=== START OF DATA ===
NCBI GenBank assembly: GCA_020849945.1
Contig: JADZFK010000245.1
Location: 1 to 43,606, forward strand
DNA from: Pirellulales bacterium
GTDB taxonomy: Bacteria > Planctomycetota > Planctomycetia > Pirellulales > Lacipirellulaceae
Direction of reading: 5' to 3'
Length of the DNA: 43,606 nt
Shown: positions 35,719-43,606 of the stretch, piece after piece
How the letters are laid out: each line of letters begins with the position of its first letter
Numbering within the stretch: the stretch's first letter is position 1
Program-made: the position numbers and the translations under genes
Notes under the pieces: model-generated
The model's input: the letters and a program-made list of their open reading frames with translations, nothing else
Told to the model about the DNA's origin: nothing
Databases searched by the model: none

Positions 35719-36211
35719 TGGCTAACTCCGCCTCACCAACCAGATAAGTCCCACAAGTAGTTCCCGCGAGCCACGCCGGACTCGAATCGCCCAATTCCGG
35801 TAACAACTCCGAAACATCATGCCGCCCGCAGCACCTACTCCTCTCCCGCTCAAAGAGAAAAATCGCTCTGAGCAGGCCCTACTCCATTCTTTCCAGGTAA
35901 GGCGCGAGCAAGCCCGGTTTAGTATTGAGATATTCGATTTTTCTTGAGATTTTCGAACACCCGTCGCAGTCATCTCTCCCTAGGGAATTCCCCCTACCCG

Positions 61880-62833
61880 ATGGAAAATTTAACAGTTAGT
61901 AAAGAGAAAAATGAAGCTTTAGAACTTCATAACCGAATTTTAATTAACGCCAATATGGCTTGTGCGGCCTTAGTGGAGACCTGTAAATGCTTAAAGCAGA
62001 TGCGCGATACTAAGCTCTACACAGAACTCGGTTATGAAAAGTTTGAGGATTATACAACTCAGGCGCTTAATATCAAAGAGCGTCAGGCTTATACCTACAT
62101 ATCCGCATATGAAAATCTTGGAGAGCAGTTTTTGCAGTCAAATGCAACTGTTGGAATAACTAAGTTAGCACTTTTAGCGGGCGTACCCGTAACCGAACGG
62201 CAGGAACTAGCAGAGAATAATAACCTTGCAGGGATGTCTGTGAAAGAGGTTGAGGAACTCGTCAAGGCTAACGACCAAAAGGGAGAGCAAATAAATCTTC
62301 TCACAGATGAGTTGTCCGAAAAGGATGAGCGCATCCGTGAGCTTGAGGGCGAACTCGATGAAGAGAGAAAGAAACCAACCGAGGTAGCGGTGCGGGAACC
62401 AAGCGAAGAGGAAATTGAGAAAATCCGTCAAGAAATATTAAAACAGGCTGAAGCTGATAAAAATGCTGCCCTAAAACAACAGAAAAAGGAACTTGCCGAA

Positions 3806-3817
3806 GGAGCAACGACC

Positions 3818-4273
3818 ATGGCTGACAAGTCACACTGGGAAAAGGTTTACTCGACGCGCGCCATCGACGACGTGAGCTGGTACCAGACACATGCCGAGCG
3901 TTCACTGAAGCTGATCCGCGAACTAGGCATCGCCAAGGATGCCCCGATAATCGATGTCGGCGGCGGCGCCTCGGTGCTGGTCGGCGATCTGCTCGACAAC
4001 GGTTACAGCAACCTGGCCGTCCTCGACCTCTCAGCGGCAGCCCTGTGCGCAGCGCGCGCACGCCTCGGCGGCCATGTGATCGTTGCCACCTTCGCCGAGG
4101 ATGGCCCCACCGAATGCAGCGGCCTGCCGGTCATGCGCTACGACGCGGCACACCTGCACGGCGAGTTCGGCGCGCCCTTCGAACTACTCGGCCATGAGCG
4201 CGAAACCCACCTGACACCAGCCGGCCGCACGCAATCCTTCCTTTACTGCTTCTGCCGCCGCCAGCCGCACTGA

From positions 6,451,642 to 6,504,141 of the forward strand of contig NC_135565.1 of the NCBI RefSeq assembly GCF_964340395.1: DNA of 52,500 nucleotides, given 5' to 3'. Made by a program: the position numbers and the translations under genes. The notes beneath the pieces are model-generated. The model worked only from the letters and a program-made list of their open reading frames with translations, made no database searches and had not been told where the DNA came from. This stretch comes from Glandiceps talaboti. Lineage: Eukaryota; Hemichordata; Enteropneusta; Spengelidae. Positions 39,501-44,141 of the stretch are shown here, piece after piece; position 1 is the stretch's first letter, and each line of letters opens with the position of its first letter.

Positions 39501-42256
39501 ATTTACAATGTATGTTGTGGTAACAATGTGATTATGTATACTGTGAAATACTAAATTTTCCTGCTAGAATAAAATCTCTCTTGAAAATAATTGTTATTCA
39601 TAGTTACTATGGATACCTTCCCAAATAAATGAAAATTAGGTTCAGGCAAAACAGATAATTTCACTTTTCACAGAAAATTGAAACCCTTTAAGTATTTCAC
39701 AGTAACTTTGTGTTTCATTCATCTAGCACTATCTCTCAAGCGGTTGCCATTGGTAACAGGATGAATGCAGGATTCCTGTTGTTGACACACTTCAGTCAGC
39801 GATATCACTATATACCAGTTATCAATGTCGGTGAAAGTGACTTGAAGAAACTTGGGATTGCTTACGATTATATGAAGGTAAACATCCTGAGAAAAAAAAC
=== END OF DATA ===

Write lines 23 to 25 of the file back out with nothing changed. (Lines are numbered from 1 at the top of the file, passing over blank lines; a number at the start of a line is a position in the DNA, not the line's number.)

62001 TGCGCGATACTAAGCTCTACACAGAACTCGGTTATGAAAAGTTTGAGGATTATACAACTCAGGCGCTTAATATCAAAGAGCGTCAGGCTTATACCTACAT
62101 ATCCGCATATGAAAATCTTGGAGAGCAGTTTTTGCAGTCAAATGCAACTGTTGGAATAACTAAGTTAGCACTTTTAGCGGGCGTACCCGTAACCGAACGG
62201 CAGGAACTAGCAGAGAATAATAACCTTGCAGGGATGTCTGTGAAAGAGGTTGAGGAACTCGTCAAGGCTAACGACCAAAAGGGAGAGCAAATAAATCTTC